Your phone rings, you pick it up, there’s a pause, then a message. It is that time of year again, crunch time in political campaigns when it is likely some politicians will start sending those pre-recorded calls, known as robo calls, asking for your vote on November 2nd.
In the race to fill the late Senator Ted Kennedy’s seat, both the Scott Brown and Martha Coakley camps used the automated calls in an attempt to get the vote out. But in many cases, it backfired. “Some people called me and said, ‘Smitty, if we get one more phone call, we’re going to vote against that candidate.’ They fill up their answering machines, it was so impersonal and so out of control,” says Smitty Pignatelli, a State Representative from Lenox, MA. He sponsored a bill that would change the way politicians can make robo calls.
“The bottom line is, we said if you’re going to do a robo call, you need to make a live introduction, and I have to say yes, I will accept a robo call for 30 seconds for a candidate. That’s what the legislations was, I still think it’s good, it’s not going anywhere this session, but I’ll talk to my colleagues to see if we want to re-file it next session,” Rep. Pignatelli says.
Yes, the representative and his co-sponsors got some resistance, ultimately stopping the bill from being passed. Just last year, the federal government put new rules in effect that would prohibit the use of robo calls by businesses, unless you gave previous consent, though political robo calls, were exempt.
So if so many voters are displeased with these calls, why are politicians still using robo calls? “It works, we wouldn’t do it if it didn’t work,” says Jim Spencer, owner of The Campaign Network who has been a political campaign consultant for more than 30 years. Spencer says robo calls are not only effective in getting a candidate’s name out there, but they don’t put a big dent in a political budget, costing just pennies per call.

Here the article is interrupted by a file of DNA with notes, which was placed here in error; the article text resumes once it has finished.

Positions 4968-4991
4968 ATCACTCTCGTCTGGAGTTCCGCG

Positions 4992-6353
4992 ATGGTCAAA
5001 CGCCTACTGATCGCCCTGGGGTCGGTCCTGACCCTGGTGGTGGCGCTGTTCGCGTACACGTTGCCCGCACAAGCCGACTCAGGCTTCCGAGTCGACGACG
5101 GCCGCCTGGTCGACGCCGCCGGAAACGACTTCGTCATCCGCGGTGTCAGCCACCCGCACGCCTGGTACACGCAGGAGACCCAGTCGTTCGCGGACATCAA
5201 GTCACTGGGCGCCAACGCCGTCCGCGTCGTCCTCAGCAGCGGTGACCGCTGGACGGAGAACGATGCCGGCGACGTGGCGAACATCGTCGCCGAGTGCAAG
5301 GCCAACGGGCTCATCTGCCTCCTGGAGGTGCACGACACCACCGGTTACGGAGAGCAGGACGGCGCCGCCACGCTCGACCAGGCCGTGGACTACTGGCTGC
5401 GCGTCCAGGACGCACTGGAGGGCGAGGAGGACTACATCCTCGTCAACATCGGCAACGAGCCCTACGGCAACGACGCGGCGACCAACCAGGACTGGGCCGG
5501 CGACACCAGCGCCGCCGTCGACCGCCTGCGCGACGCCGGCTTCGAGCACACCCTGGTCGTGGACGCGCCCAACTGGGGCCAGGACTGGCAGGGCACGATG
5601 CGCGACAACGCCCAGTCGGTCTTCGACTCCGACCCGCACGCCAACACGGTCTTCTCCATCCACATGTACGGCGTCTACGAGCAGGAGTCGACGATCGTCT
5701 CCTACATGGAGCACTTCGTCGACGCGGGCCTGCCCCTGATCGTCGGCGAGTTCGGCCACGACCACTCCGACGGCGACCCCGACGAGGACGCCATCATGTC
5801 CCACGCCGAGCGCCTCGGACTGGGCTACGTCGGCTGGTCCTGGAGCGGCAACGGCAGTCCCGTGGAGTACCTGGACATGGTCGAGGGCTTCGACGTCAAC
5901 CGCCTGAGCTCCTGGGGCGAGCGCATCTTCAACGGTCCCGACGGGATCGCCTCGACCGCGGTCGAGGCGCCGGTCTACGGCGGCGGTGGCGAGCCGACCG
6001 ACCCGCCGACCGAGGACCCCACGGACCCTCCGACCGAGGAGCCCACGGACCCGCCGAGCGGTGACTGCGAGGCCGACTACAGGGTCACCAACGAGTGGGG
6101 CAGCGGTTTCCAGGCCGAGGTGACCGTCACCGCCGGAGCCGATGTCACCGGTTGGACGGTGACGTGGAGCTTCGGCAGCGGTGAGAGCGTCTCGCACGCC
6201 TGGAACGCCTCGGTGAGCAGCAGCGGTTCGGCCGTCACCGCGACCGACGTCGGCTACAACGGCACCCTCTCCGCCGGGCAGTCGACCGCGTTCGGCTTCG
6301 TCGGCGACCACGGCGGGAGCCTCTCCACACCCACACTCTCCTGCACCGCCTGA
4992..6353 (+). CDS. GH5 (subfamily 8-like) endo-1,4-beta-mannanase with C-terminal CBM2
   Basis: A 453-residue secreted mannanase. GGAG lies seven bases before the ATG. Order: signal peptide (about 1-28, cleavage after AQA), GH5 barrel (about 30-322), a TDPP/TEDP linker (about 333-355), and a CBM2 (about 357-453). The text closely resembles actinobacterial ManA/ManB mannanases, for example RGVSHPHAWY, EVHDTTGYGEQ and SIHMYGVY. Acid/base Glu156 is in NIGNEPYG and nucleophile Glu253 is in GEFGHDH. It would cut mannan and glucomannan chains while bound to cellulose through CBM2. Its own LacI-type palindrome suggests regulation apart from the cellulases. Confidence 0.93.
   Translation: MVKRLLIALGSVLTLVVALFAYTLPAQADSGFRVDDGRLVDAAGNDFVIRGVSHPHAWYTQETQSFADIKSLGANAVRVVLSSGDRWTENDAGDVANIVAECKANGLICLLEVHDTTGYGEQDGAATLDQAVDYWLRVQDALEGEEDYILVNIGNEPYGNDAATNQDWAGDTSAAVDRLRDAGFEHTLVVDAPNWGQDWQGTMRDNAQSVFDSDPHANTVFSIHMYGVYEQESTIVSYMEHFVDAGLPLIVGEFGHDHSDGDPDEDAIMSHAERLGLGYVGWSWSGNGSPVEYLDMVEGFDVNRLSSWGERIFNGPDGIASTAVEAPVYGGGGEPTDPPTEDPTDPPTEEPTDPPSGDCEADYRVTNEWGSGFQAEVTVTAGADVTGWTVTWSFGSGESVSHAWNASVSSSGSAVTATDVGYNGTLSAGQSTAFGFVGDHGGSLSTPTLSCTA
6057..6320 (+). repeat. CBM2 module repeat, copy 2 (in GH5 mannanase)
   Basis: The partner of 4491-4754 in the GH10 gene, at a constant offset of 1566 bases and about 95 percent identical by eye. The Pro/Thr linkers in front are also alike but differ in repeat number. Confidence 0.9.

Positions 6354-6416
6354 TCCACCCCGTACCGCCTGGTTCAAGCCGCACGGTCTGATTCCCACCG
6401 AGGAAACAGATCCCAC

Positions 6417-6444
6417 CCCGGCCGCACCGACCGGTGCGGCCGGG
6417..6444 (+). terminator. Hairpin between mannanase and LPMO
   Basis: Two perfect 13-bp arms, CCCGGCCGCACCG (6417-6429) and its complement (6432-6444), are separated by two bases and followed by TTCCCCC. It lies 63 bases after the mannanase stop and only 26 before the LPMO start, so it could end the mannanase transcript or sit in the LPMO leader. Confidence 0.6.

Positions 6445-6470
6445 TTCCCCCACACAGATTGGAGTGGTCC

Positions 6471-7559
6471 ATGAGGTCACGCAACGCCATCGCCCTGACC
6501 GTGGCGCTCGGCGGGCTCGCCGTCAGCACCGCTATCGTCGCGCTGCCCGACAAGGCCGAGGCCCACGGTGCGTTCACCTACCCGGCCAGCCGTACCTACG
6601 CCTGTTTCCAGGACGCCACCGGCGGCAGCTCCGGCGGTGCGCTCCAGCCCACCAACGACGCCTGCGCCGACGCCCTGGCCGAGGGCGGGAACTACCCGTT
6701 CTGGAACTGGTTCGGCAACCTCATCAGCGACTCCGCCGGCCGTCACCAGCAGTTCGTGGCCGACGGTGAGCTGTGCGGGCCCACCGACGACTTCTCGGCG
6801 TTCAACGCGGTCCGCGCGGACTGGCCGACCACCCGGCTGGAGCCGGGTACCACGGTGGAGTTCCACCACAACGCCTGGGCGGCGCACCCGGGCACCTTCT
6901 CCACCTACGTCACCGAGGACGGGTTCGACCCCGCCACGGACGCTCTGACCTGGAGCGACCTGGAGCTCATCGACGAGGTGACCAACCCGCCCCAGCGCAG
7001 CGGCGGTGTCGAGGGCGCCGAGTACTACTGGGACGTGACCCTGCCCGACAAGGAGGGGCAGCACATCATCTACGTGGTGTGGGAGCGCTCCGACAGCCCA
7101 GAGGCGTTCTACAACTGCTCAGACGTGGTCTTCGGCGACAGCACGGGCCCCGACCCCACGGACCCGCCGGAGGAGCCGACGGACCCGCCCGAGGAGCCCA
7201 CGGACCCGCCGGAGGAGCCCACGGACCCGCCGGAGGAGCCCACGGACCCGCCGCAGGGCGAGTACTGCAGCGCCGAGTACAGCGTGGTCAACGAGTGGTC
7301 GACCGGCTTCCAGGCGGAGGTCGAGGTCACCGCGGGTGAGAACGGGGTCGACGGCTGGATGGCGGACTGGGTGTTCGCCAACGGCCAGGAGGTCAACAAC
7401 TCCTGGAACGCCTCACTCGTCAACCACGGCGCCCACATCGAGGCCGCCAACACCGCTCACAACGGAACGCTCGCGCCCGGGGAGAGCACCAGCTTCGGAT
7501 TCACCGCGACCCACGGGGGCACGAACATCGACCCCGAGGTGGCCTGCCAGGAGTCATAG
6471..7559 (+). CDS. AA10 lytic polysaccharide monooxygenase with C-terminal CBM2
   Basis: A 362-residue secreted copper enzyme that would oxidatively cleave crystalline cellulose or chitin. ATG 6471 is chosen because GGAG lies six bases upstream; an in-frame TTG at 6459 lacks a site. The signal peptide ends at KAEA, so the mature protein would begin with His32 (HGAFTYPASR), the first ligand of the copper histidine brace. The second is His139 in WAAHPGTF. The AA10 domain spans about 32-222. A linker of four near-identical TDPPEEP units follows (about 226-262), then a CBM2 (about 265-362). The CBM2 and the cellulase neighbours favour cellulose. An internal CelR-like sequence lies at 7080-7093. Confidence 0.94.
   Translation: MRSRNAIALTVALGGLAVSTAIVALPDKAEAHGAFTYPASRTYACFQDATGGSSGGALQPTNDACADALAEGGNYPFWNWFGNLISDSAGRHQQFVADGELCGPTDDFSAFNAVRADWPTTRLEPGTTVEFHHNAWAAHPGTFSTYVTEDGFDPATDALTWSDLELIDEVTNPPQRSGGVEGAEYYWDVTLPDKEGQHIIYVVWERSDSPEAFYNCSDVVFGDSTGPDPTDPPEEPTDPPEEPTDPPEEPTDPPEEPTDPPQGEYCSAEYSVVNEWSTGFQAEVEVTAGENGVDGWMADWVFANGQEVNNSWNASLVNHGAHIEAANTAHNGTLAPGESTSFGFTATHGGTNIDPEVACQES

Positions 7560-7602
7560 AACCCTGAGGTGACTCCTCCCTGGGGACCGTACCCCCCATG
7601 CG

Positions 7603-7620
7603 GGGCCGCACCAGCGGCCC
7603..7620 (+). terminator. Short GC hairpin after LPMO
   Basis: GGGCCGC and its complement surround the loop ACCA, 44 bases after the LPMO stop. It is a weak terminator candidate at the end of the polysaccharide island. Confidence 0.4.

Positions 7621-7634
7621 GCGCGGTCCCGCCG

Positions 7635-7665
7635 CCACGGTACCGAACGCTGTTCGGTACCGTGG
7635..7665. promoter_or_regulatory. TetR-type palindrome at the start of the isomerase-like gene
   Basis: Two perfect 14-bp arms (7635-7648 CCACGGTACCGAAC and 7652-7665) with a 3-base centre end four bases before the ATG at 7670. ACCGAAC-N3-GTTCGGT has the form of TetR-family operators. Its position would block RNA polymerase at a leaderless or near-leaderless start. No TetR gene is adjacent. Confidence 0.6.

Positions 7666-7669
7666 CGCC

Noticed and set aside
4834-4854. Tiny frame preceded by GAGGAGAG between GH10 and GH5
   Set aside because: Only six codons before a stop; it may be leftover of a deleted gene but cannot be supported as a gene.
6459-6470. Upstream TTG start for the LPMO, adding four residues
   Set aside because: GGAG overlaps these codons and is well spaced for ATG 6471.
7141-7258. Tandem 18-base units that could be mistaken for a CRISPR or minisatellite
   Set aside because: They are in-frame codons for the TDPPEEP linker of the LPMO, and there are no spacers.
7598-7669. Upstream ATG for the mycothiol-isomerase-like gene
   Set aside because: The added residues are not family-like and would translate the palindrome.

“You’re getting right close to election day, and you’re thinking to yourself, who you’re going to vote for, so receiving a robo call from a person, might help you decide, maybe even more importantly, it might help getting an endorsement robo call from somebody, you know that you respect, saying that I’m going to vote for this person,” Spencer says. But don’t hold your breath waiting for pols to block those political robo call from coming to a phone near you, according to Spencer, “in my opinion, I don’t think it would ever pass constitutional muster to say that you can not call someone on the telephone around someone running for office, it’s very much a free speech issue.”
So in the countdown to the election, don’t be surprised if your phone starts ringing a little more often, the beauty of a robo call, there’s no one to offend on the other line, if you hang up.